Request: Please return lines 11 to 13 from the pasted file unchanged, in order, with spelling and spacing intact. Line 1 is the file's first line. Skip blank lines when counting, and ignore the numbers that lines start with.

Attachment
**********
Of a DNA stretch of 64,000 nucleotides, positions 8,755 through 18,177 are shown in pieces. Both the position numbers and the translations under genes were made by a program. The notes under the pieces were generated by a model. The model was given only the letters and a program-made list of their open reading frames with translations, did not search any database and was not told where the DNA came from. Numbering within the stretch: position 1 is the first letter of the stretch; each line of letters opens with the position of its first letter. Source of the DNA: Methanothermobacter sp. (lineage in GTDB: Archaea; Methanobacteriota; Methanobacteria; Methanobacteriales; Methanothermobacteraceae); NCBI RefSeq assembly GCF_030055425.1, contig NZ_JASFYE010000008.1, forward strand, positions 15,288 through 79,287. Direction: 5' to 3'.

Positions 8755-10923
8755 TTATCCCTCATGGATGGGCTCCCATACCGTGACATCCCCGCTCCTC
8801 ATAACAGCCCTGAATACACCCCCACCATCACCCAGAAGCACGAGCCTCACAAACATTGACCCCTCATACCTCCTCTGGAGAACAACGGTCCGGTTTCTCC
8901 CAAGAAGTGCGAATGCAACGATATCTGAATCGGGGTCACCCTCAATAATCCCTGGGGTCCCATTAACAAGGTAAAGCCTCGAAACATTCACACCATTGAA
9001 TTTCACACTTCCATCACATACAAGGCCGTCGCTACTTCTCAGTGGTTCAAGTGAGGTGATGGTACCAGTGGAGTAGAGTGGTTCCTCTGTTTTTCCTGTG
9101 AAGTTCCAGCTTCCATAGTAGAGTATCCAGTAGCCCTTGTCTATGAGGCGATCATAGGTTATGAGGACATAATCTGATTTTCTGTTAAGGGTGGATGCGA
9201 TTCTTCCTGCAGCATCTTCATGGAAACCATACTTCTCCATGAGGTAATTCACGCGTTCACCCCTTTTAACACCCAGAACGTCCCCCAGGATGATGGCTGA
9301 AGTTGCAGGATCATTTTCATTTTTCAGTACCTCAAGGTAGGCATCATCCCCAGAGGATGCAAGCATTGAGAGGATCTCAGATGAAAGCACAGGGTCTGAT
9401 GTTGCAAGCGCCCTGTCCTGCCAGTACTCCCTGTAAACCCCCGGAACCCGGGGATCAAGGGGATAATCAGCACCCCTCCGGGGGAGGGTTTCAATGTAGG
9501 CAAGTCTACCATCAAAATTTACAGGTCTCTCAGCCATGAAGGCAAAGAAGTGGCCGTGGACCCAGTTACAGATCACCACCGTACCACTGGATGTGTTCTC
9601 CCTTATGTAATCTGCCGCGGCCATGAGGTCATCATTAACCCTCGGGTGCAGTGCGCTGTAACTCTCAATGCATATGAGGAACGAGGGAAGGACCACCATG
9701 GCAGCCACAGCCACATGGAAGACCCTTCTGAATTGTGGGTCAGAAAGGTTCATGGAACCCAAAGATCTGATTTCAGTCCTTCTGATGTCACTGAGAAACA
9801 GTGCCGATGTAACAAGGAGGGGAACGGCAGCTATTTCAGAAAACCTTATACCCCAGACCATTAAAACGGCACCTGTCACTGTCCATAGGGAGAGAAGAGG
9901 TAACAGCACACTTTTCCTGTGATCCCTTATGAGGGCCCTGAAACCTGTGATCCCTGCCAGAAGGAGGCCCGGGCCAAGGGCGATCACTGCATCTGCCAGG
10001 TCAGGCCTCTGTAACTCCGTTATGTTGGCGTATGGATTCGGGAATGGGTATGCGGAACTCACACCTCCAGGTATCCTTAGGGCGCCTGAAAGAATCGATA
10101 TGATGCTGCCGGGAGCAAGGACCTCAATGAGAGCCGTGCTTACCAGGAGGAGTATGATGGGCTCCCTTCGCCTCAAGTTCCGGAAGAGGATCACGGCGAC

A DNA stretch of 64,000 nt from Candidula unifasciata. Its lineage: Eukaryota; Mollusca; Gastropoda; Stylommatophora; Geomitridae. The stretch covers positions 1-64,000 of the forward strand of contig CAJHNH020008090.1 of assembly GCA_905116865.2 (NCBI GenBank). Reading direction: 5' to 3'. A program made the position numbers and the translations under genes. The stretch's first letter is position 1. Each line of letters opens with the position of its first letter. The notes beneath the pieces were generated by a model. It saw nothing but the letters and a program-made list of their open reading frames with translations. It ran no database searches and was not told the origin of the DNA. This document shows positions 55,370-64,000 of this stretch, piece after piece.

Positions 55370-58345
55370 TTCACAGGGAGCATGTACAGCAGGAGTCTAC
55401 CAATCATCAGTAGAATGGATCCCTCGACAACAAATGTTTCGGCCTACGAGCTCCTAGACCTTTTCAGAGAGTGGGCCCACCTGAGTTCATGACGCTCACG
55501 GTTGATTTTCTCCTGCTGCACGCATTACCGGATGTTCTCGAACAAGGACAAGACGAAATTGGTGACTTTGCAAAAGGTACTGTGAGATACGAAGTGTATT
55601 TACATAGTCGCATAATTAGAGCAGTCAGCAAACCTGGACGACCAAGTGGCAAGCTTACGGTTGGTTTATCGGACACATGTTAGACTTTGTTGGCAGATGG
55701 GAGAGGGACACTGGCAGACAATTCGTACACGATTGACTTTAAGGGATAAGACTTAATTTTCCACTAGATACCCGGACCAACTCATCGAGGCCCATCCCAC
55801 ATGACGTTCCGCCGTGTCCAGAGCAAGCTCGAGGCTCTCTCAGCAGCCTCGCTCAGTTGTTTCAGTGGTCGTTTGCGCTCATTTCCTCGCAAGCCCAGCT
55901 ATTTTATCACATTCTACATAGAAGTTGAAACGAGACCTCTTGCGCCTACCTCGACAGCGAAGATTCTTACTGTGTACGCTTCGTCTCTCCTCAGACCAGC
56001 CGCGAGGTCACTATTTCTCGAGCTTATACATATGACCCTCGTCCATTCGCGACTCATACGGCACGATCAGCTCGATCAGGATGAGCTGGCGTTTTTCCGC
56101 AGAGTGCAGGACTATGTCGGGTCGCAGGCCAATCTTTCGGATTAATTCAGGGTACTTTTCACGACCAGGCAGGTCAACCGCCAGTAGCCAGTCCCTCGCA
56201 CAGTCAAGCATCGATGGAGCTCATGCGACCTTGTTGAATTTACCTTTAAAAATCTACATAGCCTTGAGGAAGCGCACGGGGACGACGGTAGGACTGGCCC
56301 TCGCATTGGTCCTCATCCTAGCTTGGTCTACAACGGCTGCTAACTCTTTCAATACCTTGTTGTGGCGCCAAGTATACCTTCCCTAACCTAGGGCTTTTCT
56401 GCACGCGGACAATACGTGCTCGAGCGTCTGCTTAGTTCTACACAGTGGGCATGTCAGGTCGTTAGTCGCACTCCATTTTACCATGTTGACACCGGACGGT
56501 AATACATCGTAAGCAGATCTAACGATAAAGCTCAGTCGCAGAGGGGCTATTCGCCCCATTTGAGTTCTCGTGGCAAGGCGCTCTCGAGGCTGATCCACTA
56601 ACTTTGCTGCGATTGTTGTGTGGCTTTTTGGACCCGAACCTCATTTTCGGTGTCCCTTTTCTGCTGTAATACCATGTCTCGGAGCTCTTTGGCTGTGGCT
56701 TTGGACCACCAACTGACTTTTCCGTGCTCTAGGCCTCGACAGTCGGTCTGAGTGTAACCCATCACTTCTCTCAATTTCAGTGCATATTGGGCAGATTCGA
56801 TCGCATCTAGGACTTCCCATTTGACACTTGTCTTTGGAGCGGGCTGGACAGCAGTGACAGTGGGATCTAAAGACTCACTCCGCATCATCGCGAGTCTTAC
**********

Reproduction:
9501 CAAGTCTACCATCAAAATTTACAGGTCTCTCAGCCATGAAGGCAAAGAAGTGGCCGTGGACCCAGTTACAGATCACCACCGTACCACTGGATGTGTTCTC
9601 CCTTATGTAATCTGCCGCGGCCATGAGGTCATCATTAACCCTCGGGTGCAGTGCGCTGTAACTCTCAATGCATATGAGGAACGAGGGAAGGACCACCATG
9701 GCAGCCACAGCCACATGGAAGACCCTTCTGAATTGTGGGTCAGAAAGGTTCATGGAACCCAAAGATCTGATTTCAGTCCTTCTGATGTCACTGAGAAACA